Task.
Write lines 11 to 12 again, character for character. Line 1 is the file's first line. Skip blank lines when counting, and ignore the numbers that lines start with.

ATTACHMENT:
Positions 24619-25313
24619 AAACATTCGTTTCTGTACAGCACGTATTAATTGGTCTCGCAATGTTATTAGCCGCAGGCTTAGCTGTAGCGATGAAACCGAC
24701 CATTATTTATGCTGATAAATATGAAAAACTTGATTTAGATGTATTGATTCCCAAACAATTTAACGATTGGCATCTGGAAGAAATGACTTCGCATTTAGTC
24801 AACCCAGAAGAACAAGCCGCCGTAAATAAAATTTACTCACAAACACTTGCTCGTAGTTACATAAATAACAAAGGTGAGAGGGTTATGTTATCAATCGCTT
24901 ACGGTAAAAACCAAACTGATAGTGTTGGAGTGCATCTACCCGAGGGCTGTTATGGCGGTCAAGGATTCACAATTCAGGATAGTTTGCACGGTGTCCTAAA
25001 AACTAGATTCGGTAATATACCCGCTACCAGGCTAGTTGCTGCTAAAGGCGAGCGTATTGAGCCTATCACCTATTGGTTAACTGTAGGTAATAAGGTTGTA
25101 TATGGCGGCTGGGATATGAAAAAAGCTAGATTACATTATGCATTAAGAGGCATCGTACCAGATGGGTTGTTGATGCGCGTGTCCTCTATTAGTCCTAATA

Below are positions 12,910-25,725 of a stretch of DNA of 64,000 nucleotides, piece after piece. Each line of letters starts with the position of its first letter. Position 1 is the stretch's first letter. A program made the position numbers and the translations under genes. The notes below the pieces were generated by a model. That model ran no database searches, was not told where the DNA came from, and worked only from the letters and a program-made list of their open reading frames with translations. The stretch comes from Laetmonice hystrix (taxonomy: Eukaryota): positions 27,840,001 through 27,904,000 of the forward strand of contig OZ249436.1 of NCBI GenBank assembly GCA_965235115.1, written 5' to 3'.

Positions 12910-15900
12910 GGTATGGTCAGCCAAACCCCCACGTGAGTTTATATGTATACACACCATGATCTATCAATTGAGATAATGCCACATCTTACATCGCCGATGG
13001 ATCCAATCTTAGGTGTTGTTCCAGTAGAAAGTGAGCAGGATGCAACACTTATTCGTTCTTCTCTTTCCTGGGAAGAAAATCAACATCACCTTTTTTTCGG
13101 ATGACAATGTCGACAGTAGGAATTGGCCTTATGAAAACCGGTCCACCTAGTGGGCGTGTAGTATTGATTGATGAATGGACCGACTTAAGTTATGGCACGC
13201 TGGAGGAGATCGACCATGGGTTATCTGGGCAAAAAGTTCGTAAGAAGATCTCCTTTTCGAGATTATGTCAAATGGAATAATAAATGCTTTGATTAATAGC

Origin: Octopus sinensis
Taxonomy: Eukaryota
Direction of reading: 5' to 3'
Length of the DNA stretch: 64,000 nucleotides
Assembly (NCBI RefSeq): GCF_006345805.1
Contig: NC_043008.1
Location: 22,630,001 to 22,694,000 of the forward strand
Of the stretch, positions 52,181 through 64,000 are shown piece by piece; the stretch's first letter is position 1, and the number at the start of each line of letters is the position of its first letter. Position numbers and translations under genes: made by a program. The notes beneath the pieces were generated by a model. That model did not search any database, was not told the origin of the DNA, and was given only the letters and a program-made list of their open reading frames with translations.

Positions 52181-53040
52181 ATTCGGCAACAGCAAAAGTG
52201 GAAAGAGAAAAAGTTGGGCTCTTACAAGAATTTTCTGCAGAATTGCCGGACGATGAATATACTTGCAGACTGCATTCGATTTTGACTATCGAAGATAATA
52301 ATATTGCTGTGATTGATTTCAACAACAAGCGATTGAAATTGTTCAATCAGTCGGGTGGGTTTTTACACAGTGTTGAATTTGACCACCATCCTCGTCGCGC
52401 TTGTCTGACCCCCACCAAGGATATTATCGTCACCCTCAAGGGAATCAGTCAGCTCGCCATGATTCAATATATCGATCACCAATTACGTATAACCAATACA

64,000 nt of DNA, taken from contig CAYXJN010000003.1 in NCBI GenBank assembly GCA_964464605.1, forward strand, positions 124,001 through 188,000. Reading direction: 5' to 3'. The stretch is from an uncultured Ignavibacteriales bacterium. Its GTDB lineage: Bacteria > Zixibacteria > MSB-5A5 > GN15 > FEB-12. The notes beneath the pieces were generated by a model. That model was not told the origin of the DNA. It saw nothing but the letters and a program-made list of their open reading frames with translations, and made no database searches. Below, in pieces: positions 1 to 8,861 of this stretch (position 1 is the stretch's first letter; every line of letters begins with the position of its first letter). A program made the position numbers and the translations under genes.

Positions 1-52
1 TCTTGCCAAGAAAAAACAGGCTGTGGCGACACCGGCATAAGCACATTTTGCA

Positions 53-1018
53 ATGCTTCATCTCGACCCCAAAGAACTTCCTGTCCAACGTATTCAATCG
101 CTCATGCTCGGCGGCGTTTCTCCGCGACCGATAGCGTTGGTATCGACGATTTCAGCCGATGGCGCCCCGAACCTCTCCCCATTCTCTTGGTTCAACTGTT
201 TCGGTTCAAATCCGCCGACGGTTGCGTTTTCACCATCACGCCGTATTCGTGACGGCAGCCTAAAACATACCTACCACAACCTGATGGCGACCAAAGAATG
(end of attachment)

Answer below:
13001 ATCCAATCTTAGGTGTTGTTCCAGTAGAAAGTGAGCAGGATGCAACACTTATTCGTTCTTCTCTTTCCTGGGAAGAAAATCAACATCACCTTTTTTTCGG
13101 ATGACAATGTCGACAGTAGGAATTGGCCTTATGAAAACCGGTCCACCTAGTGGGCGTGTAGTATTGATTGATGAATGGACCGACTTAAGTTATGGCACGC